Found: 'Lost' evidence that let police walk free

Collapse of £30m corruption trial under fresh scrutiny

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The Independent Online

Investigators have discovered four intact files of supposedly "shredded" documents that caused the collapse of Britain's biggest police corruption trial and allowed eight officers accused of framing innocent men to walk free.

A victim of one of the most notorious miscarriages of justice reacted furiously last night to the latest revelations and demanded a public inquiry into a case that has raised serious doubts about the ability of the criminal justice system to investigate itself.

The officers were accused of fabricating evidence following the murder of Lynette White, a prostitute, in 1988, resulting in the wrongful convictions of the so-called "Cardiff Three". The officers' trial collapsed in disarray last month when prosecutors revealed that files had been destroyed.

But the police watchdog said last night that the files had been discovered in their original boxes and were still in the hands of South Wales Police, which had investigated the case against officers from the same force.

Stephen Miller, 45, who spent four years in prison before being freed on appeal, told The Independent last night: "There has to be a public inquiry. This is ridiculous. When is it going to stop? Those officers are never going to be seen back in court. Some of my co-accused have now passed away – where is the justice for them?"

The officers were acquitted in December of perverting the course of justice. A judge at Swansea Crown Court ruled that they could not get a fair trial because evidence was believed lost.

The court heard that the senior investigating officer, Chris Coutts, instructed junior officers to get rid of files that prosecutors had earlier said were relevant to the case. The prosecution told the court that the destruction of the files would "inevitably be fatal to this case", which followed a decade-long inquiry and trial that cost an estimated £30m.

A second case of four other officers, who were due to stand trial this year, was also dropped. All the officers have consistently denied all charges.

Amid an outcry over the failed prosecution, the force referred the case to the Independent Police Complaints Commission (IPCC), which said the documents were found this week. The files were believed to be at the force's headquarters. The force last night declined to comment.

Mr Miller's solicitor, Matthew Gold, said: "It seems to be another very important error by South Wales Police adding to the catalogue of errors and mistakes made during the prosecution.

"If that [the destruction of files] was wrong then the officers have walked free when they should have continued to face trial."

Yesterday the Director of Public Prosecutions, Keir Starmer QC, ordered an inquiry into prosecutors' role in the collapsed trial. The inquiry will run alongside the investigation by the IPCC into the part that police played.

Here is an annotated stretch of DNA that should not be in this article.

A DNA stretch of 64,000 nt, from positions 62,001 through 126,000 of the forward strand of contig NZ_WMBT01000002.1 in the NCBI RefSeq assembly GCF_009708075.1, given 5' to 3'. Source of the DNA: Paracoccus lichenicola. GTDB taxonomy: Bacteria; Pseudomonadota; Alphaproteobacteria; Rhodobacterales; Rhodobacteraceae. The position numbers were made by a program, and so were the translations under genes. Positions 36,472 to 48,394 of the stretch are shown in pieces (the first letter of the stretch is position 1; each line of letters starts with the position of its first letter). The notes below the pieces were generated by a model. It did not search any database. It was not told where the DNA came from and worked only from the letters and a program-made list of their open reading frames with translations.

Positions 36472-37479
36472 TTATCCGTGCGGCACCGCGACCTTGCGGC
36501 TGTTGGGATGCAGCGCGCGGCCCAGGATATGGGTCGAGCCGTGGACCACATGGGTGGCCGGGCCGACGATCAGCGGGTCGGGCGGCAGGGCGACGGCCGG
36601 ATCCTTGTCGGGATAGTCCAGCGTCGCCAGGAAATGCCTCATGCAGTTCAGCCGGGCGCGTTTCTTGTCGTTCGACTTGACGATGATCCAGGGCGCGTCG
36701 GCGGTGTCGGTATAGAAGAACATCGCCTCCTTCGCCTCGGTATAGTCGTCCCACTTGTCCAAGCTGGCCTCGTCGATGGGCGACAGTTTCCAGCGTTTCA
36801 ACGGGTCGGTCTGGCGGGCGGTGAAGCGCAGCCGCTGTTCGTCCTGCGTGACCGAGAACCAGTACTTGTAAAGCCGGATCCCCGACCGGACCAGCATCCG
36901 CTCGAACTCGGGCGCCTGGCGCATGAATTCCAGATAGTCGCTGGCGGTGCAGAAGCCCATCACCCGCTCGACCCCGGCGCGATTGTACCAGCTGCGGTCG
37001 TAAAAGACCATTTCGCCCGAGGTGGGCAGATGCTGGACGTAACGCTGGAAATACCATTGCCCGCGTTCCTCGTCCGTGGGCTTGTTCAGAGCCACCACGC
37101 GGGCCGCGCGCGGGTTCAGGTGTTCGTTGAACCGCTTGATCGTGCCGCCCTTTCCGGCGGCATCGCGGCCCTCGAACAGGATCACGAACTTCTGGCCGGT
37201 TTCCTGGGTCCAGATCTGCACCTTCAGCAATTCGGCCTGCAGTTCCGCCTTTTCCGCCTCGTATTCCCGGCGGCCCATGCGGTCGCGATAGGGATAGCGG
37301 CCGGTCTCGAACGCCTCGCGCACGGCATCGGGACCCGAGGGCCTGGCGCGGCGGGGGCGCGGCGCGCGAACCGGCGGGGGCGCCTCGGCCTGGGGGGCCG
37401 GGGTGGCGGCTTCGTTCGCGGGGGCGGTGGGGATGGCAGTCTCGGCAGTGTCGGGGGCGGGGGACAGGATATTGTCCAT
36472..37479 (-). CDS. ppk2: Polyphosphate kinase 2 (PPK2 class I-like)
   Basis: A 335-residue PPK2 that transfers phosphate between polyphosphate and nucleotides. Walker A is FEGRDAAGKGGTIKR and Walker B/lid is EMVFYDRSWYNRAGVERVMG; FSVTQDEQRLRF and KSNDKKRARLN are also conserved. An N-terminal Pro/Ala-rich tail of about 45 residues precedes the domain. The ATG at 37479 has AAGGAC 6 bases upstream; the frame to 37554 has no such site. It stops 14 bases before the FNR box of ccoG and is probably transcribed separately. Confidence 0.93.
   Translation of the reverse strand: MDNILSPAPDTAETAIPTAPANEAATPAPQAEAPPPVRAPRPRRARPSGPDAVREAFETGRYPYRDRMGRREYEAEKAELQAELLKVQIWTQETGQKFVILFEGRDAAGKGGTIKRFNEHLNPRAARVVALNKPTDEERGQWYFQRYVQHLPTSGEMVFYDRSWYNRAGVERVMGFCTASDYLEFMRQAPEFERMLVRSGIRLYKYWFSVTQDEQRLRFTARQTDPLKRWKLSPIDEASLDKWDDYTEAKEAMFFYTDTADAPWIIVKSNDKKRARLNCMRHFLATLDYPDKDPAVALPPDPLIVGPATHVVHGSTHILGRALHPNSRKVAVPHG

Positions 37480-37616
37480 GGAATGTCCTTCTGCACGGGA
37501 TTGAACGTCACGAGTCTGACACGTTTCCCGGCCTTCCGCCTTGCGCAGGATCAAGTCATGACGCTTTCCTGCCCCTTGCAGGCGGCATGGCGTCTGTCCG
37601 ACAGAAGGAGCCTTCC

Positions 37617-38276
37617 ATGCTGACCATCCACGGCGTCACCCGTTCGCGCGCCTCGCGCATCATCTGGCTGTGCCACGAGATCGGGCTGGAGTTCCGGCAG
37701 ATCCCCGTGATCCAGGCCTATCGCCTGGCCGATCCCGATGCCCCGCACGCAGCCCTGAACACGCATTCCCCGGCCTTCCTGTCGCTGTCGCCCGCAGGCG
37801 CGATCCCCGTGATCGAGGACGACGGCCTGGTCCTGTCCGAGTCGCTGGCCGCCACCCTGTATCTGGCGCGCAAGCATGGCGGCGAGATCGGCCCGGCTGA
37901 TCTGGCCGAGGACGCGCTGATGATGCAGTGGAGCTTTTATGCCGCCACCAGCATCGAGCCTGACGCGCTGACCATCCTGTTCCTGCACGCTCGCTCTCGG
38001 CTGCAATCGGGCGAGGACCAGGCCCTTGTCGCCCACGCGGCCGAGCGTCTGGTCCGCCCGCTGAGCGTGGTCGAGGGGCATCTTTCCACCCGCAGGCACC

The solicitors for the three surviving men said they have no faith in the inquiry by the police watchdog. They wrote to the Government last month to demand a judge-led public inquiry. Kate Maynard, who represents two of the men, said: "This case is just getting murkier and murkier."

South Wales Police launched the original inquiry after Ms White was found stabbed more than 50 times in her flat near Cardiff docks. Police were hunting for a white man based on initial witness accounts – but five black men were later arrested.

Mr Miller was targeted by police and subjected to days of hostile questioning until he made a "confession" to the killing after more than 300 denials.

Mr Miller, Yusef Abdullahi (who died last year), and Tony Paris were convicted in 1990 of the murder of Ms White, 20, in part based on witnesses bullied by police into giving false accounts against them. Two other men, cousins John and Ronnie Actie, were cleared. Ronnie Actie died in 2007.

The men were acquitted at the Court of Appeal in 1992. Following a second investigation, Jeffrey Gafoor admitted her murder and is serving life.

Case history: Officers in the spotlight

14 February 1988 Lynette White, 20, is murdered.

November 1990 Yusef Abdullahi, Stephen Miller and Anthony Paris found guilty of murder and jailed. John and Ronald Actie are acquitted.

December 1992 Appeal quashes the three men's convictions.

July 2003 Jeffrey Gafoor pleads guilty to murder and is jailed for life.

April 2005-November 2006 Several police officers arrested on charges including conspiracy to pervert course of justice and misconduct.

July 2011 Eight ex-officers stand trial for perverting course of justice.

December 2011 Case against eight former police officers collapses.

26 January 2012 Police watchdog reveals 'destroyed' files are found.